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August 1921


Author Affiliations

Senior Assistant Physician, Pennsylvania Hospital, Department for Mental and Nervous Diseases and Chief-of-Clinic, Pennsylvania Hospital PHILADELPHIA

Arch NeurPsych. 1921;6(2):197-200. doi:10.1001/archneurpsyc.1921.02190020080006

At the present time there are almost as many opinions about the etiology of the psychoneuroses as there are men who think about them. One end of the scale is sounded by those who believe that the neuroses spring entirely from mental repressions and conflicts. The antithesis of this is the absolutely organic theory which holds that psychoneurotic states are produced solely by physical disease. For some time it has been apparent that there is a tendency to depart from these two radical conceptions. Experimental studies and clinical observations show, beyond a reasonable doubt, intimate association between emotions and mental life in general and the physical state. We may still be honestly uncertain as to where to place the starting point of the neurosis: in the body, or in what is popularly known as the mind.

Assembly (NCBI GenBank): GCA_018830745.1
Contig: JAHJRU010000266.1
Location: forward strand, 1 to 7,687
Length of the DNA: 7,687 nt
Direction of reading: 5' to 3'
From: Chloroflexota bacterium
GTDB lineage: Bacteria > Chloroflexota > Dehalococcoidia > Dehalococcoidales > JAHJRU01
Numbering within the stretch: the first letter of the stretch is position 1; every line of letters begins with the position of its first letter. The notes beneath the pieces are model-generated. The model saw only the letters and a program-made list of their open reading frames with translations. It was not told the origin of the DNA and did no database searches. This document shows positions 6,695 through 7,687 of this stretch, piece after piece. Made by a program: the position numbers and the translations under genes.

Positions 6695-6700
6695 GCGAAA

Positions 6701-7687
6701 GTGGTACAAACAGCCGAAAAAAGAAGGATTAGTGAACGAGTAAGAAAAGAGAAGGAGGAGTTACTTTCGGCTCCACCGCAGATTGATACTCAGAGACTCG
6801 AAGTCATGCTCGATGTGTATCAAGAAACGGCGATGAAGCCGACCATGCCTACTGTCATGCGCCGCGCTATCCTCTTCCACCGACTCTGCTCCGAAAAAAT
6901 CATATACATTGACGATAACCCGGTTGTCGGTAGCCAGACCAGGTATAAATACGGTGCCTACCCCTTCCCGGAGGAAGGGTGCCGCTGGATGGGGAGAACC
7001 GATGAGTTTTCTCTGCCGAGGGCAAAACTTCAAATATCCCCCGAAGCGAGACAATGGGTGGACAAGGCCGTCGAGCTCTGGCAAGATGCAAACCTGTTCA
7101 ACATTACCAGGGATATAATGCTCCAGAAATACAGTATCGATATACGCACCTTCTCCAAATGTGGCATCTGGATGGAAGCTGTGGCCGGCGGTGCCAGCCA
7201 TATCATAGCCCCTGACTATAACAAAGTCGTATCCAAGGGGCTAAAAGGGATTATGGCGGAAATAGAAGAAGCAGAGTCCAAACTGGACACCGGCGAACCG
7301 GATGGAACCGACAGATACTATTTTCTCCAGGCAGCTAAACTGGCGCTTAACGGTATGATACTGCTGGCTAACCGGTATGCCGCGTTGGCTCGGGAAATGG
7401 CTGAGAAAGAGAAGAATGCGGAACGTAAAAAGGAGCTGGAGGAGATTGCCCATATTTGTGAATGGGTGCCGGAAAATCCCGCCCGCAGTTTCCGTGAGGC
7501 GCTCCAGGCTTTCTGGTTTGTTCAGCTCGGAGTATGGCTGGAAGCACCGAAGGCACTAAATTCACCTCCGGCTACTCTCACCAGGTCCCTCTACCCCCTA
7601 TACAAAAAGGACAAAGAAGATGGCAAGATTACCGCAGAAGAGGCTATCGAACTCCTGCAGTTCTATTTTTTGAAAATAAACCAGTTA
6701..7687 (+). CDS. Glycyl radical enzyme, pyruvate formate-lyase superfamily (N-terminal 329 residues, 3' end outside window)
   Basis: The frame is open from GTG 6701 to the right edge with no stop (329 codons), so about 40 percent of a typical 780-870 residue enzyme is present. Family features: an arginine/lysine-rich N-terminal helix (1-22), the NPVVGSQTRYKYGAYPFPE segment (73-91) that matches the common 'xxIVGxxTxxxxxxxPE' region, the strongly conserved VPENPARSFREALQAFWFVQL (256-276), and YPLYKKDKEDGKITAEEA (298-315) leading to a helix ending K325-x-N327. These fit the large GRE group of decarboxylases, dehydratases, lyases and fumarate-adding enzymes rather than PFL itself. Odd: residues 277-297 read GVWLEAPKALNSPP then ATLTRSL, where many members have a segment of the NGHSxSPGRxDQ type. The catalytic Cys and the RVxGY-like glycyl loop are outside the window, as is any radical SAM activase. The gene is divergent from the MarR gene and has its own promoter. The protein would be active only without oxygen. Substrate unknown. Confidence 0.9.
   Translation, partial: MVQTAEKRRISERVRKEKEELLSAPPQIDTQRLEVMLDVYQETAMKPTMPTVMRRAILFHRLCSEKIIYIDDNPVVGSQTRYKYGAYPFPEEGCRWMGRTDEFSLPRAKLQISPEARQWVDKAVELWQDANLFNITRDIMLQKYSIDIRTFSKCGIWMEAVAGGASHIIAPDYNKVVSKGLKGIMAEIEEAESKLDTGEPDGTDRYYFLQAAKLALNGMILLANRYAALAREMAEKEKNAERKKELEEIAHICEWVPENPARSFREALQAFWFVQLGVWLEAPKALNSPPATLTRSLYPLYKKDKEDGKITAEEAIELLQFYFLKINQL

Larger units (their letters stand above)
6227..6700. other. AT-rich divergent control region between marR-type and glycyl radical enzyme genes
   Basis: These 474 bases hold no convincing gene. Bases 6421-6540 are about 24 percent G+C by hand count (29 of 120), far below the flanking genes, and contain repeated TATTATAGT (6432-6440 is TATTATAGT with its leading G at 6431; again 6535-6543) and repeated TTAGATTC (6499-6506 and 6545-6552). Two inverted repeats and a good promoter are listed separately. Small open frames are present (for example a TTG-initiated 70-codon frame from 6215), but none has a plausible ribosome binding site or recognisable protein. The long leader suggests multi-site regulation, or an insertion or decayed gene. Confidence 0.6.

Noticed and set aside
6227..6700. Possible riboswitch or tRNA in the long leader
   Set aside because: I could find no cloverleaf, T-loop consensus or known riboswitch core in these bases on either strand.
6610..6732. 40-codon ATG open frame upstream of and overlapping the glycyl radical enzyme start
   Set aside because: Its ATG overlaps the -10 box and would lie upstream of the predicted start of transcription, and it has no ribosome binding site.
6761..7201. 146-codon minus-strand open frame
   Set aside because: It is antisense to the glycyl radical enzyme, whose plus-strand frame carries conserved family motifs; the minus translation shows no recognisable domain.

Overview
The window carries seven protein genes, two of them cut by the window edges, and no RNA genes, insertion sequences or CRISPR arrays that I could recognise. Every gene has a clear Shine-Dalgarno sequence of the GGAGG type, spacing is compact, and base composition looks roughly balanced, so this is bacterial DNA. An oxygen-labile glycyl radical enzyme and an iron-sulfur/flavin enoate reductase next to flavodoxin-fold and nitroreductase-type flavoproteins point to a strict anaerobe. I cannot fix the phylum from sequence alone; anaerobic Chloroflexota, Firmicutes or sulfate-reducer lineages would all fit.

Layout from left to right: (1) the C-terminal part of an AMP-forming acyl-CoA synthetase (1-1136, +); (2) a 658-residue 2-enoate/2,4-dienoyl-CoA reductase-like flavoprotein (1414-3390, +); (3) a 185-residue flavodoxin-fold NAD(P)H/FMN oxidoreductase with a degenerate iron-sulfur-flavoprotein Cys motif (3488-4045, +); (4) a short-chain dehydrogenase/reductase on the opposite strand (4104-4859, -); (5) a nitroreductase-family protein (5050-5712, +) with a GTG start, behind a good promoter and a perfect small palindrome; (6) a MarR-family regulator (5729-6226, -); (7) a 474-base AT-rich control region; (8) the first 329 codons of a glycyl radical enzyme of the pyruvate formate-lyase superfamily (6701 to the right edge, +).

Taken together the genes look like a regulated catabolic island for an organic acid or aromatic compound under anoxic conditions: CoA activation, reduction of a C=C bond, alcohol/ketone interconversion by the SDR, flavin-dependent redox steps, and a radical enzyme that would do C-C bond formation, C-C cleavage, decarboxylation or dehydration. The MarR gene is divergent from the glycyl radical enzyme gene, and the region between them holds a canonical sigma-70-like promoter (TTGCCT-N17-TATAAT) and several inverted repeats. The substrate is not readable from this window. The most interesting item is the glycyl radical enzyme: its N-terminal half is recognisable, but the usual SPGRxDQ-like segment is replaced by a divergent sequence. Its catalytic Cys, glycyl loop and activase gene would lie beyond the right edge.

During the two year period, 1918-1920, 260 patients presenting the symptomatic picture of hysteria

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